Behavior Change Marketing

AQUITY Global uses the insights and strategies drawn from Behavioral Change Marketing to assist partners to improve beneficiary outcomes. Drawing on methods from economics, psychology, sociology, and neurology, Aquity Global helps clients better understand the social and psychological influences that limit rational choices and drive participant engagement, decisions, and behaviors.

We assist partners to integrate strategies based extrinsic and intrinsic motivations, include sound nudge theories as part of the service delivery, and frame communication. We assist decision-makers to design and scale-up public health and education interventions based on improved models of human behavior.

Our technology-driven approach integrates evidence-informed Behavioral Economics (BE) strategies. Our user-friendly apps are tailored to assist local providers to easily and seamlessly integrate BE methods such as SIMPLER, which elevates Social influence, Implementation prompts, Making deadlines prominent, Personalization, Loss aversion, Ease, and Reminders.

Aquity Global’s team of experts work closely with local, regional, and national partners to ensure that providers are able to rapidly provide automated feedback to their clients on behaviors, and use technology to drive higher participant engagement in the service delivery system.

Samples of Behavioral Change Marketing to Public Health

Simple computer settings can affect opioid pills prescribed to patients

Some addictions stem from an initial opioid prescription for acute pain in individuals who never previously took the pain medications. Researchers found that when default settings, showing a preset number of opioid pills, were modified downward, physicians prescribed fewer pills, resulting in a lower proportion of prescriptions that exceed prescribing recommendations from the federal Centers for Disease Control and Prevention.

Behavioral Change Marketing Insights for Pediatric Obesity

Despite considerable time and effort spent encouraging healthy eating and more exercise, substantial improvements in these behaviors or obesity outcomes have not been realized. The authors explore the efficacy of translating evidence-based obesity-related guidelines into behaviorally sound recommendations for patients.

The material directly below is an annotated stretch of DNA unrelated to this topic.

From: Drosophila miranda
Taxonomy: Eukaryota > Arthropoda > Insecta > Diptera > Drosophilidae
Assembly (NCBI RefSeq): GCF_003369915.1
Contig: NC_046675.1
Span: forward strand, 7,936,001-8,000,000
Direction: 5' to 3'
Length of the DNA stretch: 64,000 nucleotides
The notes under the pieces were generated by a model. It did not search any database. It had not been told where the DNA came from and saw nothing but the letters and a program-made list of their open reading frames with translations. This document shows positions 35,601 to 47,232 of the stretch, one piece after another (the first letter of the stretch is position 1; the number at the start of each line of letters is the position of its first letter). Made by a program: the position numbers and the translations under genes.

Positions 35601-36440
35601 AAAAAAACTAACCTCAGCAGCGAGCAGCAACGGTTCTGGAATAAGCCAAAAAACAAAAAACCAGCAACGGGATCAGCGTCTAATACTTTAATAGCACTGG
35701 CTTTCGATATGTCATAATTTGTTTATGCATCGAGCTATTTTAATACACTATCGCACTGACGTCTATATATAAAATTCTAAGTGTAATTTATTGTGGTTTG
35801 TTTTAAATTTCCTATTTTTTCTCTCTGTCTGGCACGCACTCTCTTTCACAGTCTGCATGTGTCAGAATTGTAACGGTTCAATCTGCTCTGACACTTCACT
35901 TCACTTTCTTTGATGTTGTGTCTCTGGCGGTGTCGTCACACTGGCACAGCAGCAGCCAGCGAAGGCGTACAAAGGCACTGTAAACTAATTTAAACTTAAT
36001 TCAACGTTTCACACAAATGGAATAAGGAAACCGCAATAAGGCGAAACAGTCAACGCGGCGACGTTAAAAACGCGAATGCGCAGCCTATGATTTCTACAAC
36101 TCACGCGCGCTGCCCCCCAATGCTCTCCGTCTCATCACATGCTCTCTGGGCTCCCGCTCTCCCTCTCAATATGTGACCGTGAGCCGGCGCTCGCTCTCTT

A systematic review of nudge theories and strategies used to influence adult health behavior and outcome in diabetes management

The researchers examine whether or not nudging may be a potential solution to improve diabetes control by targeting specific health behaviors, including medication adherence, physical activity, diet, blood glucose monitoring, foot care, self-efficacy.

Behavioral Change Marketing Insights to Improve Medication Adherence in Adults with Chronic Conditions: A Scoping Review

Medication adherence is poor in patients with chronic conditions. Behavioral Change Marketing interventions may reduce biases that are associated with poor adherence.

Behavioral Change Marketing and COVID-19


Based on a survey of a representative sample of Italian residents (N=894), researchers found that respondents are more likely to express the intention to reduce, and less willing to increase their self-isolation effort if negatively surprised by a given hypothetical extension, i.e. if the extension is longer than what they expected.

Forming New Habits In The Era Of The Coronavirus

Colin Camerer, the Robert Kirby Professor of Behavioral Change Marketing and the T&C Chen Center for Social and Decision Neuroscience Leadership Chair in the Tianqiao and Chrissy Chen Institute for Neuroscience at Caltech, explore the question of habit formation (habitization). He says that the coronavirus pandemic may have ripple effects that lead to lasting behavioral changes in the arenas of public health, education, and more.

There’s a big flaw with COVID-19 contact tracing apps

Behavioral Change Marketing research indicates that in order to ensure cooperative behavior, the majority of people must be assured that others are doing the right thing, and that others are not getting away with uncooperative behavior.

A Behavioral Economist Explains Why People Are Still Rebelling Against Social Distancing

Syon Bhanot, an assistant professor of economics at Swarthmore College, examines why certain people commit acts of defiance and rebellion against social distancing mandates. To encourage compliance, he recommends enlisting “prominent people to try to bring a little bit of joy and fun to the acts we are required to do,” and “give people concrete instructions for what’s acceptable and what’s not acceptable,” such as the 6ft rule.

Nudging out the coronavirus with behavioral change marketing

Nudge theory is a concept used in behavioral change marketing that proposes ways to influence people’s choices and behaviors through subtle changes in the environment or context where decisions are made. Researcher Nurit Nobel explains the science behind encouraging good behaviors—and how it can help us during the pandemic.